Increasing level of generic competition. Makes it difficult for new branded drug to compete in terms of price
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Describe features of the current antibacterial market dynamics - increasing resistance
Resistance means hospital physicians are reluctant to prescribe new drugs. Instead only use them when alternative treatments have been exhausted
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Describe features of the current antibacterial market dynamics - acute nature of disease
Infections are acute, with short treatment duration. Results in lower revenue per patient. Pharmaceuticals prefer to target chronic diseases e.g. cancer, viral infections, CNS, CV
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Describe features of the current antibacterial market dynamics
(Market saturation, increasing generics, increasing resistance and acute nature of disease lead to limited investment)
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What is a good antibacterial target? (1)
Target present in a requires spectrum of organism. Absent in humans. Essential for bacterial growth. Expressed and relevant to infection process. Function of target should be known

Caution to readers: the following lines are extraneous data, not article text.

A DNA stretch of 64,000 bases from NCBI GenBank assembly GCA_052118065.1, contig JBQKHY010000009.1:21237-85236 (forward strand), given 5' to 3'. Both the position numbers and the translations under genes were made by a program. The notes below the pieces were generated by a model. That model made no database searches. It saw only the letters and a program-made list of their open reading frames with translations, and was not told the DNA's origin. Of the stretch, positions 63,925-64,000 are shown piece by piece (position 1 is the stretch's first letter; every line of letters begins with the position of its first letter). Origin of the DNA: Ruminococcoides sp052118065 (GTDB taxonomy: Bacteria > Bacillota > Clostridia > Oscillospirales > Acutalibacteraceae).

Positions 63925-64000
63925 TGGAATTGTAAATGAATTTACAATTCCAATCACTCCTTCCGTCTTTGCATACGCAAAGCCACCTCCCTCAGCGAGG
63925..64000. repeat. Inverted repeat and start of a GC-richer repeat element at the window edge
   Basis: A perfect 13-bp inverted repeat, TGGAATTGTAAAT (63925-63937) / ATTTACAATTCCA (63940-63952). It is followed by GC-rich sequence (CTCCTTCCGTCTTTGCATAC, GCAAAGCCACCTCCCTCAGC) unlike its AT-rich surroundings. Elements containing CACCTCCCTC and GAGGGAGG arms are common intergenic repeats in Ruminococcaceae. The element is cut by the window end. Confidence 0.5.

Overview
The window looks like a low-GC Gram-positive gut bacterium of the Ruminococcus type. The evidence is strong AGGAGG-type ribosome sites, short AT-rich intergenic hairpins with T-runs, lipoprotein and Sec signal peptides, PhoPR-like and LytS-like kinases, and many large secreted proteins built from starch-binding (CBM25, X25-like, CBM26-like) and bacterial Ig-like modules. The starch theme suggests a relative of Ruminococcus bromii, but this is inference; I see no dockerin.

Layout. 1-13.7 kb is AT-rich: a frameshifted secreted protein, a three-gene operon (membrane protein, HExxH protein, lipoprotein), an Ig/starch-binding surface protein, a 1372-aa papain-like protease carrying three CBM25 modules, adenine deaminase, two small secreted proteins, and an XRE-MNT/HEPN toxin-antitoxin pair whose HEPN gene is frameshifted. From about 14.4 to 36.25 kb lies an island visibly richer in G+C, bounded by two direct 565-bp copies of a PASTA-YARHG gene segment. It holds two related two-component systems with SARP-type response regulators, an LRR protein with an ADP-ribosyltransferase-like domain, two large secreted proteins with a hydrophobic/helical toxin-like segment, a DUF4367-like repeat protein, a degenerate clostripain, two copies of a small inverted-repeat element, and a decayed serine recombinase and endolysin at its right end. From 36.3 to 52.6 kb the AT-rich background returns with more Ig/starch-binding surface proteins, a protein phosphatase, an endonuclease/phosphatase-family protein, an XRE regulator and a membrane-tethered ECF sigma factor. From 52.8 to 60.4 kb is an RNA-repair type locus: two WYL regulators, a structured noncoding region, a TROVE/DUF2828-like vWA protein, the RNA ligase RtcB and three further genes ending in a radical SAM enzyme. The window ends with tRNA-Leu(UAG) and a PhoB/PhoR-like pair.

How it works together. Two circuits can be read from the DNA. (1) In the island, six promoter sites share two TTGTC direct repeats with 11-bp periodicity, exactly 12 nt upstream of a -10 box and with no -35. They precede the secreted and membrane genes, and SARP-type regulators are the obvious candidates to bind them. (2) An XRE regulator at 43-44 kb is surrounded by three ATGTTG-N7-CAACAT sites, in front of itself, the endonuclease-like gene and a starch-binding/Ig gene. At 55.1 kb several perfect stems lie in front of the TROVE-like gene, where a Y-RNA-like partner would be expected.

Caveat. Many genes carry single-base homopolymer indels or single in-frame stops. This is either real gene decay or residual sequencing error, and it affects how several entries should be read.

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What is a good antibacterial drug? (2)
When a molecule interacts with it, something bad happens to the bacterium. E.g. cell wall biosynthesis inhibition (cell lysis). Membrane integrity (cationic peptides, daptomycin). Gyrase/topoisomerase IV (double stranded DNA breaks)
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What is a good antibacterial drug? (3)
Ribosome (arrest protein synthesis e.g. tetracyclines). Essential genes (inactive) may not be good targets because small molecule inhibition is rarely total, some targets can be greater than 90% inhibition with no effect on growth
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Outline the modified phenotype based antibiotic discovery (1)
Identify new scaffold/chemical class by whole cell screen. Define spectrum of bacteria that are susceptible by screening against multi-drug resistant clinical isolates. Identify MOA in vitro
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Outline the modified phenotype based antibiotic discovery (2)
Rationalise observed biological activity using computational techniques. Assess potential for resistance to emerge. Evaluate in vivo model. Identify drug candidate for clinical evaluation
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What are the solutions for factors in the pipeline? (1)